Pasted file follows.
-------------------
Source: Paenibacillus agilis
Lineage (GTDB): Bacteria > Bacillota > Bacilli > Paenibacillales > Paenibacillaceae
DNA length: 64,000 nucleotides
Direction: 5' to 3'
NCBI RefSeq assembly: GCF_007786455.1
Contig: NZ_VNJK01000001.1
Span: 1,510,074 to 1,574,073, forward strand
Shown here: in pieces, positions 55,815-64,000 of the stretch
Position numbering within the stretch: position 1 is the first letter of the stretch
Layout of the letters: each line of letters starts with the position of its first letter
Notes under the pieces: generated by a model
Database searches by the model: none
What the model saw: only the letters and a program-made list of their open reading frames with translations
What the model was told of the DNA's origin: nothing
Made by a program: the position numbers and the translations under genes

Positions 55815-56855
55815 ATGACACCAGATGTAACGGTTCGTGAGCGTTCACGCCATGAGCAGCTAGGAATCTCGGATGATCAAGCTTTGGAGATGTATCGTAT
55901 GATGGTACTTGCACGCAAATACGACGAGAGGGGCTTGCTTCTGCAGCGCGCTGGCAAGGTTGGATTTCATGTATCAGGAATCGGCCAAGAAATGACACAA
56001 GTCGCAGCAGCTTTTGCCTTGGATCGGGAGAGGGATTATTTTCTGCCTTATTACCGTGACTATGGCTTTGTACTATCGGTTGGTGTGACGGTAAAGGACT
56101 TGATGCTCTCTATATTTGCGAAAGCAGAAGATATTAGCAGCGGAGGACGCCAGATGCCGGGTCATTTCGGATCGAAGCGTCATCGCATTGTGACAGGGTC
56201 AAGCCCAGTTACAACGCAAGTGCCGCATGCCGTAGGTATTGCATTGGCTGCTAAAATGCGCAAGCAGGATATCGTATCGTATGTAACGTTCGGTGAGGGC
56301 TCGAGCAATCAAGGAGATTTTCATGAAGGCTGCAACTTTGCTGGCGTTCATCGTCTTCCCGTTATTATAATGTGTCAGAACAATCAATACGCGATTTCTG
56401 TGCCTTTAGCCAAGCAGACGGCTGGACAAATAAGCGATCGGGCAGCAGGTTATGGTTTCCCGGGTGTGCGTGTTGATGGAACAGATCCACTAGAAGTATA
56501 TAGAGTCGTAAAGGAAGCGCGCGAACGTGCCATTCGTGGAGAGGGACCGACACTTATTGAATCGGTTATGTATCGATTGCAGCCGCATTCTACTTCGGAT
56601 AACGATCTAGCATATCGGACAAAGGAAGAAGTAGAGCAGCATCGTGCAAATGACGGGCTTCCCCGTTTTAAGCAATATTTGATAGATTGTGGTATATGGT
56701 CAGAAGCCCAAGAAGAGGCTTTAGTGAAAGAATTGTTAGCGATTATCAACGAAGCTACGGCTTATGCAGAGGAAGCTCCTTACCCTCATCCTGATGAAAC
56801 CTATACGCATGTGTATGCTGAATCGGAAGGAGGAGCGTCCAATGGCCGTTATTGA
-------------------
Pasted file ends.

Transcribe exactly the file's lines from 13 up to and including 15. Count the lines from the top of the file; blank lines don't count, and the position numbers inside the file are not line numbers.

What the model saw: only the letters and a program-made list of their open reading frames with translations
What the model was told of the DNA's origin: nothing
Made by a program: the position numbers and the translations under genes